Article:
When it comes to providing parents with information about the quality of public schools, how simple is too simple?
A bill at the Minnesota Legislature would require the state department of education to create a grading system for Minnesota’s schools, assigning each school an overall score to give parents an idea of the quality of the school. These types of ratings, known as summative scores, are already available from private groups like the website GreatSchools.
That’s not how Minnesota currently provides information to parents about schools. The state’s school report cards show a snapshot of several metrics — state test scores, attendance rates, graduation rates, and others — with the ability to access more detailed information, and information for specific subgroups like racial groups or English Language Learners. The state system presents the data, but it’s up to parents to decide which numbers are important to them.
Advocates for creating a single grading system in Minnesota argue that it’s too difficult for parents to parse all that educational data. “I’ve heard loud and clearly from many families that they are in support of this bill for the main reason of having something that’s simple, easy to understand, and gives them a starting point on making a best decision for their kids,” Rashad Turner, with the education-reform organization Minnesota Comeback, told an education committee last month.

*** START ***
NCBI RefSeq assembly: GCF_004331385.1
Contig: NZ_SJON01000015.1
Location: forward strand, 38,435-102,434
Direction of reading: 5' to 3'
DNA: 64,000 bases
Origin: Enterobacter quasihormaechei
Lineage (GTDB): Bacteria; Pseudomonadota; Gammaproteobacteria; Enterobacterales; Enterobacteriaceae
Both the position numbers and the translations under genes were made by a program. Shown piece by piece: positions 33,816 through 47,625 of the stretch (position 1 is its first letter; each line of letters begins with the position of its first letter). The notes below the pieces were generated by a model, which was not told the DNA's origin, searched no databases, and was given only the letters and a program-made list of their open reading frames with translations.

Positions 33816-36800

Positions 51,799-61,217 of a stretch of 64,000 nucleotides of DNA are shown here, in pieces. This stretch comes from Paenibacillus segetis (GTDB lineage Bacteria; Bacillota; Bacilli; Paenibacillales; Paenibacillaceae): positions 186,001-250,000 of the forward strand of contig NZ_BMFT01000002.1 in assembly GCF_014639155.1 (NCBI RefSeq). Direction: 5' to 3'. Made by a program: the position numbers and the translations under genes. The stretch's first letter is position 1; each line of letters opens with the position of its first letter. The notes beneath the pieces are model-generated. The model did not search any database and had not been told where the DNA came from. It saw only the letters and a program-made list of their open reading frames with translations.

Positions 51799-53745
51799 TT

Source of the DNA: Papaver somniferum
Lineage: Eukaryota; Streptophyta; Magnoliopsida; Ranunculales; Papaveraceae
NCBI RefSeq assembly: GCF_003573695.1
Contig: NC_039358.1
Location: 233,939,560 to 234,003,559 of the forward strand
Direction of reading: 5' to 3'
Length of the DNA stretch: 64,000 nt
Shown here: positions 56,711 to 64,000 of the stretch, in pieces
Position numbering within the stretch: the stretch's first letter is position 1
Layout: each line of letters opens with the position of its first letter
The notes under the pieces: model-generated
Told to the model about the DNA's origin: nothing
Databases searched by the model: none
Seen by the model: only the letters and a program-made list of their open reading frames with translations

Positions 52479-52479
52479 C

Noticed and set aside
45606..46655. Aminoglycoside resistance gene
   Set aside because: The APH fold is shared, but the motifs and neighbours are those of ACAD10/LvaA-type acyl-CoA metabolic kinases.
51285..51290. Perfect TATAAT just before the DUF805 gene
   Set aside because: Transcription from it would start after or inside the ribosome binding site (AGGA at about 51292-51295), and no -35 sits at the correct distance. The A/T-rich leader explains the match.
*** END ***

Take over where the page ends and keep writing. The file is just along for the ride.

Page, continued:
But not everyone agrees that simpler is better — opponents of giving schools a single rating say that those ratings oversimplify how schools serve kids, make it easy to gloss over differences in how various groups fare at schools and fail to capture the things that families are really looking for in schools.
One rating to rule them all
What would a single-metric score look like? Summative scores for Minnesota schools are already available from websites like GreatSchools and Niche.
Imagine you’re looking at high schools in Minneapolis. Here are the scores from GreatSchools:
The summary scores for schools in this view range from 1/10 (below average) to 9/10 (above average). To determine these ratings for high schools, GreatSchools claims to use state test scores (determines 24 percent of the overall score), college readiness (via college entrance exam participation and graduation rates, 50 percent), advanced course participation (12 percent) and equity ratings (14 percent). For elementary schools, ratings are based on student progress (25 percent), equity (28 percent), and test scores (47 percent). The site also looks at other factors. More on the methodology can be found here.
Edison High School, a school in Northeast Minneapolis where 75 percent of students qualify for free and reduced-price lunch and 27 percent of students are English learners, gets a 1/10 on GreatSchools’ rating, with a score of one or two in several categories:
Clicking on each of the categories shows some of the data that go into the rating. For example, college readiness:
GreatSchools also has space for users of the site to leave comments.